Chemists use equivalent units, or equivalents, to express the reactive capacity of a chemical species such as electrons or ions. The number of equivalents is a number that defines how many electrons or ions may be transferred in a chemical reaction.
The reactive capacity of a chemical species, the ions or electrons, depends on what is being transferred in a chemical reaction.
In acid-base reactions, an equivalent is the amount of a substance that will react with one mole of hydrogen ions (H+). In oxidation-reduction reactions, where electrons are either gained or lost in a chemical reaction, it is one mole of electrons. Finding equivalents depends on the chemical species under consideration.
Oxidation State and Equivalents
The oxidation state of an element describes the number of electrons transferred in reactions. For example, the oxidation or valence states of the following elements are equal to the number of equivalents:
- Calcium: Ca+2 ion: valence of 2: number or no. of equivalents: 2
- Aluminum: Al+3 ion: valence of 3: no. of equivalents: 3
Acids, Bases and Equivalents
For acids an equivalent is the number of hydrogen ions a molecule transfers.
In acids it is straightforward to find equivalent units. Look at the number directly after the hydrogen, H, in the chemical formulas below. The number provides the number of equivalents per mole of that acid:
- Hydrochloric acid: HCL: no. of equivalents: 1
- Sulfuric acid: H2SO4: no. of equivalents: 2
- Phosphoric acid: H3PO4: no. of equivalents: 3
- Nitric acid: HNO3: no. of equivalents: 1
Or, for bases, it is the number of hydroxide ions (OH-) provided for a reaction, such as:
- Sodium hydroxide: NaOH: no. of equivalents: 1
- Barium hydroxide: Ba(OH)2: no. of equivalents: 2
Assessing Strength of Acids and Bases with Equivalents
One equivalent of an acid reacts with one equivalent of a base. For the acid HCl and base NaOH, both with one equivalent, they have the same reactivity.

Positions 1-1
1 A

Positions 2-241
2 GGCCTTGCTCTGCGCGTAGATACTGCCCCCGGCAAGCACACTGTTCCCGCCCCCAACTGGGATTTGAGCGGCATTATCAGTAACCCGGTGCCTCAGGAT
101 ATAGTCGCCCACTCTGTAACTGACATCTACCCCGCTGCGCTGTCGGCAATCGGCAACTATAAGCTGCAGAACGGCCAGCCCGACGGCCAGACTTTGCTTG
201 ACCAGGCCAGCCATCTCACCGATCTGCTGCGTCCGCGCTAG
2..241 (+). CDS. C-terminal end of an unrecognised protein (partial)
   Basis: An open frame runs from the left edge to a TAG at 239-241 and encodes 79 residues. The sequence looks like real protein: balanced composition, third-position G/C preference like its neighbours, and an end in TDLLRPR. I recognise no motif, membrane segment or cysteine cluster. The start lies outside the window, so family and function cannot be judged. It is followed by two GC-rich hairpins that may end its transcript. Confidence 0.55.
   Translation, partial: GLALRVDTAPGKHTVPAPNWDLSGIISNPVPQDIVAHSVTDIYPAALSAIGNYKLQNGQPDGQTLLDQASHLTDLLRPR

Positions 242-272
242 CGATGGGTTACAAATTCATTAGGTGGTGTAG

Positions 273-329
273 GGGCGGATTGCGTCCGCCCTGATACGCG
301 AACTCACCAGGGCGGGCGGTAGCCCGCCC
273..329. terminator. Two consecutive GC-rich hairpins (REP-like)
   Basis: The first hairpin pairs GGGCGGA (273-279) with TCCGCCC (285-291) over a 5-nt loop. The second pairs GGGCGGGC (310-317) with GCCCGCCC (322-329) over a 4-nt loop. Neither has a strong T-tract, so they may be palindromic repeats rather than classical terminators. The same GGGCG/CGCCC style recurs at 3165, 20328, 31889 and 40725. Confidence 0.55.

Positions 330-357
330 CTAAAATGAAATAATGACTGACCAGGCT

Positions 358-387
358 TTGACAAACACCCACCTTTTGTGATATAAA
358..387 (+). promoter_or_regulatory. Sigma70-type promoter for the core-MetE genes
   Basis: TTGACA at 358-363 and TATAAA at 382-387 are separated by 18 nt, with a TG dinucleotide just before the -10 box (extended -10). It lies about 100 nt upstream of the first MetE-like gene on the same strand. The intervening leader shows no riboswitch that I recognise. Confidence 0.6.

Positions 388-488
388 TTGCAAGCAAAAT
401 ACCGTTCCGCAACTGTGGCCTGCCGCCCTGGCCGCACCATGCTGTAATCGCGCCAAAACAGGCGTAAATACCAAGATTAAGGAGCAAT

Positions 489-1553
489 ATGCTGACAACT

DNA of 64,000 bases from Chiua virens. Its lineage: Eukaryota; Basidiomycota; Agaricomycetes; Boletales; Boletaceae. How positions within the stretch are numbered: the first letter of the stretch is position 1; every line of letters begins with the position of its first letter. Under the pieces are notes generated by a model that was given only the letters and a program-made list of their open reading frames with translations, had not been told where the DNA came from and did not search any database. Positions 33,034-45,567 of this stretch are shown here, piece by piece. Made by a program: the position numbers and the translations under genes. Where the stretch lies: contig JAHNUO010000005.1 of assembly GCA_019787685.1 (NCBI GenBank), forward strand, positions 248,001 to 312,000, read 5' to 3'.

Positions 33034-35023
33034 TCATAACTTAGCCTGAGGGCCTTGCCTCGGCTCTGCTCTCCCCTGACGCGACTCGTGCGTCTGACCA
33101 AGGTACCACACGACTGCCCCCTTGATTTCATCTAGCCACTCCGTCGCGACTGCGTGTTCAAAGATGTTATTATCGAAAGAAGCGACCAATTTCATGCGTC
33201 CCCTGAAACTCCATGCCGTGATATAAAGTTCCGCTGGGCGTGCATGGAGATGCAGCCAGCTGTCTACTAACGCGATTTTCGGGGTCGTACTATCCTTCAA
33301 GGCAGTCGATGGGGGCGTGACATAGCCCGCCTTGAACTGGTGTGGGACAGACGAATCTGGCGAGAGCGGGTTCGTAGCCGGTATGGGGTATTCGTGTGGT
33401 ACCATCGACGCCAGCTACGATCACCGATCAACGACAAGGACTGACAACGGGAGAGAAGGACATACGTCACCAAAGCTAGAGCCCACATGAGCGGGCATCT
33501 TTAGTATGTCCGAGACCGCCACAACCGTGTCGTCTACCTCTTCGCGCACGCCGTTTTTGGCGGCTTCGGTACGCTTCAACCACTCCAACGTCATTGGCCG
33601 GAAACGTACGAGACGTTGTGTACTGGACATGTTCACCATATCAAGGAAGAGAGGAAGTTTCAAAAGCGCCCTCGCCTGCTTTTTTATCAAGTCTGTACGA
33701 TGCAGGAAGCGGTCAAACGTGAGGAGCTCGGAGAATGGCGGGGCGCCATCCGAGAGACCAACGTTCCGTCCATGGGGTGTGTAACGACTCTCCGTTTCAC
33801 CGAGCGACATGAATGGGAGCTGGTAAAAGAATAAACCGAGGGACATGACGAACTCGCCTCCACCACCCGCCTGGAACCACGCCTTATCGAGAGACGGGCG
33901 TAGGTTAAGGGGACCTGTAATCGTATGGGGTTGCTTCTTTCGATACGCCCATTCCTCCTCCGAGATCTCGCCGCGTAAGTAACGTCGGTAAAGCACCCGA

For H2SO4, with two equivalents, and NaOH, it will take twice the amount of the NaOH to react with the sulfuric acid.
Mixing equal equivalents of acidic and basic solutions will result in a neutral solution.
Calculating With Equivalents
Working with equivalents is an uncommon measurement in today’s chemistry laboratory. Use of equivalents was more frequent before easily determining chemical formulas. However, it is still used in calculating gram equivalent weight and normality.
Gram Equivalent Weight Calculations
The equivalent weight of an acid or base is the formula weight divided by the number of ions, wither H+ or OH- in the formula.
Example: What is the gram equivalent weight of phosphoric acid, H3PO4?
Using the formula: Eq = MW / n
- Eq = equivalent weight
- MW = atomic or molecular weight in g/mol, from periodic table
- n = no. of equivalents
- Eq = unknown
- MW = 127 g/mol. Look at a periodic chart and find the the atomic masses of the H, P and O in g/mol: H = 1.01; O = 16.00; P = 30.97, Sum the masses for H3PO4: 3 × 1.01 + 30.97 + 4 × 16.00.01 = 127 g/mol
- n = 3
Eq = 127 / 3 = 42.3 g/eq
Normality is the number of equivalents per liter of solution. The formula is:
Normality (N) = m /V × 1 / Eq
- m = mass of solute in grams
- V = total volume of solution in Liters
- Eq = equivalent weight
Example: How will a 2N solution of H3PO4 be prepared?
Using the formula, Normality (N) = m /V × 1 / Eq
- N = 2
- m = unknown
- V = 1 liter
- Eq = 42.3 g/eq (from gram equivalent weight calculation above)
2 N = m /1L × 1 / 42.3 g/eq
Using algebra and remembering that N is in eq/L:
m = 2 eq/L × 1 L × 42.3 g/eq ; therefore m = 84.6 g
To make a 2N solution of H3PO4, 84.6 grams of H3PO4 are dissolved in 1 L.
About the Author
Rosann Kozlowski is currently a freelance writer and tutor. She has a Master's Degree in Chemistry from the University of Oregon and has previously worked in the pharmaceutical industry and has taught at the middle school, high school, and college levels.